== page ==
VMware again extends formal deadline for Broadcom deal
Meanwhile, rivals circle and the hybrid cloud management market morphs
VMware last week extended the deadline for the completion of its acquisition by Broadcom – again.
A Friday filing reported "a mutual notice to extend the Outside Date (as defined in the Merger Agreement) to August 26, 2023."
The previous outside date was May 26. The filing also points out that it's possible VMware and Broadcom will extend the date again – to November 26.
That day lies beyond October 31 – the last day of Broadcom's financial year and the deadline by which CEO Hock Tan has often said he expects and prefers the deal to be done.
Regulators stand in the way of that ambition. The UK Competition and Markets Authority has initiated a stage two probe it expects will conclude in "late August". The European Union recently extended its provisional date to decide the matter by three days, to July 17. The EU also noted that on May 16 Broadcom filed its proposed commitments to allay competitive concerns. US regulators are also considering the matter, without having offered a date on which their deliberations will be delivered.
While the regulators do their thing, the hybrid multicloud market is heating up.
VMware arguably set the scene way back in 2016 when it announced what it then labelled a "Cross-Cloud Architecture" – making the datacenter software-defined in the service of allowing data and apps to be managed regardless of where they run or reside.
Things have since been made a little more complicated by cloud native software development practices. They make it likely organizations will deploy more resources, in more places, creating more management hassles.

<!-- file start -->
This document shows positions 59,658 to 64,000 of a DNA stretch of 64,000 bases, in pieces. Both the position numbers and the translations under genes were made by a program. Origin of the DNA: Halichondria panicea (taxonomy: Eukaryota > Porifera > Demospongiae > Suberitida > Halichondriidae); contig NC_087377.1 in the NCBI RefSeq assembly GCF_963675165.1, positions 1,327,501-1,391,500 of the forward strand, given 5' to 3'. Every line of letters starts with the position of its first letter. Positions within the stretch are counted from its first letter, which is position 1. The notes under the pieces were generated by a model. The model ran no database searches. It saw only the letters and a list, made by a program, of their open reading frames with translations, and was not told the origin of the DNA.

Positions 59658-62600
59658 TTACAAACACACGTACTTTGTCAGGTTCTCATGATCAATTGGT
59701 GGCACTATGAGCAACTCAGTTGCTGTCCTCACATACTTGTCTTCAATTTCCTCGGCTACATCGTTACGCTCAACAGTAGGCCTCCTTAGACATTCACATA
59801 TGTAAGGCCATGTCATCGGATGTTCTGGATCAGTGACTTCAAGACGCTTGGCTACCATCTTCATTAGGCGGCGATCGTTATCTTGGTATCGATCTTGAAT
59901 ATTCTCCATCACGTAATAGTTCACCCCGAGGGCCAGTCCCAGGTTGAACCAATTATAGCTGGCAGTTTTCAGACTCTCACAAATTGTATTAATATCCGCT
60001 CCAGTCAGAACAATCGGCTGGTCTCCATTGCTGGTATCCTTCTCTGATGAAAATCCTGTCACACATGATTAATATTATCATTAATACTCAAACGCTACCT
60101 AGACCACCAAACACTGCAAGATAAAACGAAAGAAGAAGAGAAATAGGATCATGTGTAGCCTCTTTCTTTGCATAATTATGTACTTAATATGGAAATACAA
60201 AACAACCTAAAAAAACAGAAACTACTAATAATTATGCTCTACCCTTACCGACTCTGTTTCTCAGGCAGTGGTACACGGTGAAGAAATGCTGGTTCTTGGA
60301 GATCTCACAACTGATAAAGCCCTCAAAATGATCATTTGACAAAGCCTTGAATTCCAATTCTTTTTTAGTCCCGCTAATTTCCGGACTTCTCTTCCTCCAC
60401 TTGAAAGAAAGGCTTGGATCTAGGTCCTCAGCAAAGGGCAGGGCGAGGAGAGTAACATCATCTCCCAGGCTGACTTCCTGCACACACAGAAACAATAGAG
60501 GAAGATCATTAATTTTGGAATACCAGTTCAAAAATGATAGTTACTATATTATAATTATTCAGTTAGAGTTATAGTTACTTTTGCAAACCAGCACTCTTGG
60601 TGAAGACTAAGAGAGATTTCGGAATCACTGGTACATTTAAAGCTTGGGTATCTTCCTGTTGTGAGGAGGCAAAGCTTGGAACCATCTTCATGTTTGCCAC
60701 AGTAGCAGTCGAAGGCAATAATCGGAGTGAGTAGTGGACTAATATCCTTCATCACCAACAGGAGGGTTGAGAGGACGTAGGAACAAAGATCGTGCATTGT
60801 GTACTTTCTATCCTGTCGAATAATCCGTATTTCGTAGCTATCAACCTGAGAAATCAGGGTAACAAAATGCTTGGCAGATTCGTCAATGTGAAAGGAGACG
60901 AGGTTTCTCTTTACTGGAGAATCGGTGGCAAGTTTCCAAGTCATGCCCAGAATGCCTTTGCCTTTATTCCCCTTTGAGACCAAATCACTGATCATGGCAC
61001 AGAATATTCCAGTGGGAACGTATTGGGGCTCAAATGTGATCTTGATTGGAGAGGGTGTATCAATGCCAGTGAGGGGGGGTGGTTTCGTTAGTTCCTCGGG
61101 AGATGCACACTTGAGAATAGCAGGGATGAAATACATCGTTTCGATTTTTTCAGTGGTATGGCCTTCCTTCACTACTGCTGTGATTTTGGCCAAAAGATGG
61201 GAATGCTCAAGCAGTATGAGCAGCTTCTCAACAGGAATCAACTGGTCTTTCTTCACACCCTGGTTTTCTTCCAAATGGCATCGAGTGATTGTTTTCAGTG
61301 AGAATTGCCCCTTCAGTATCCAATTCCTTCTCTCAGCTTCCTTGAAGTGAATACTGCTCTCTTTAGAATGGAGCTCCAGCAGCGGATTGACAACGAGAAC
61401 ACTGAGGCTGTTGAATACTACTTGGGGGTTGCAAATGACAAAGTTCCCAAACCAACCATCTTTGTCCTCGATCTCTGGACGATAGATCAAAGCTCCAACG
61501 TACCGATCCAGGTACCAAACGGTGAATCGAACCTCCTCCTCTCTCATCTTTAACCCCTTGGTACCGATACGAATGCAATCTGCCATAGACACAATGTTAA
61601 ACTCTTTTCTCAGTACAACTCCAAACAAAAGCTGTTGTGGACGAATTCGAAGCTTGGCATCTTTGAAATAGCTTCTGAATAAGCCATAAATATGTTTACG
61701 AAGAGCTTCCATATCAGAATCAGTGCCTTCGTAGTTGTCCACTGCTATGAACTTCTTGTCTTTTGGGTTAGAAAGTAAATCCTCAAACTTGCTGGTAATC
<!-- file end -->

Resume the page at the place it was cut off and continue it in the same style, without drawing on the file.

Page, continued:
Vendors have responded to that in two ways – one of which is evolving their wares to meet the new mess.
IBM last week launched a "hybrid cloud mesh" – software it describes as able to "automate the process, management and observability of application connectivity in and between public and private clouds."
"By offering the service of connectivity via IBM Hybrid Cloud Mesh, clients can help address the significant strain that infrastructure and operations teams can feel when deploying, managing, and securing their hybrid multicloud networks in an era with increasingly limited control and visibility," states Big Blue's blurb, in language that would not feel out of place on a VMware product page .
Nutanix has also made a play. It recently effectively extended its business into providing security and data services across hybrid multiclouds with "Project Beacon" – a plan to build PaaS services developers can use the underpinning of multicloud apps.
- Multicloud isn't necessary, says Gartner … until it is
- Oh, really? Microsoft worries multicloud complicates security and identity
- Save $7 million on cloud by spending $600k on servers, says 37Signals' David Heinemeier Hansson
- What's driving multicloud? War, regulation, plague, says Acronis CEO
The other market move is cashing in on nervousness about VMware and Broadcom.
At the recent .NEXT conference, Nutanix CEO Rajiv Ramaswami told The Register his company continues to field approaches from VMware users who remain nervous about the Broadcom deal. Some, he said, are just kicking tires. Others are seriously considering engaging with Nutanix as second source of software-defined datacenter infrastructure.
Junior virtualizer Virtuozzo, the service-provider-centric spinout from desktop hypervisor vendor Parallels, sees opportunity the VMware/Broadcom transaction. It's spruiking OpenStack hosted by service providers as a viable alternative or complement to VMware.
Even the likes of ServiceNow see an opportunity in multicloud – if only a niche play for unified observability.
Which is why VMware's Friday filing is more than a pro forma document. It reminds customers and rivals of uncertainty surrounding the deal.
Broadcom has assured VMware customers it will increase investment so that VMware builds brilliant multicloud products and promised not to raise prices. It's also repudiated much of the playbook it used after acquiring CA and Symantec, when Broadcom concentrated its efforts on only the largest customers. This time around it is insisting it wants to serve all of VMware's customers and channel, regardless of size.
As Broadcom and VMware are both listed, it is hard for Broadcom to say more while it waits for regulators to make their decisions.
But while it waits – along with VMware customers – the market is moving. ®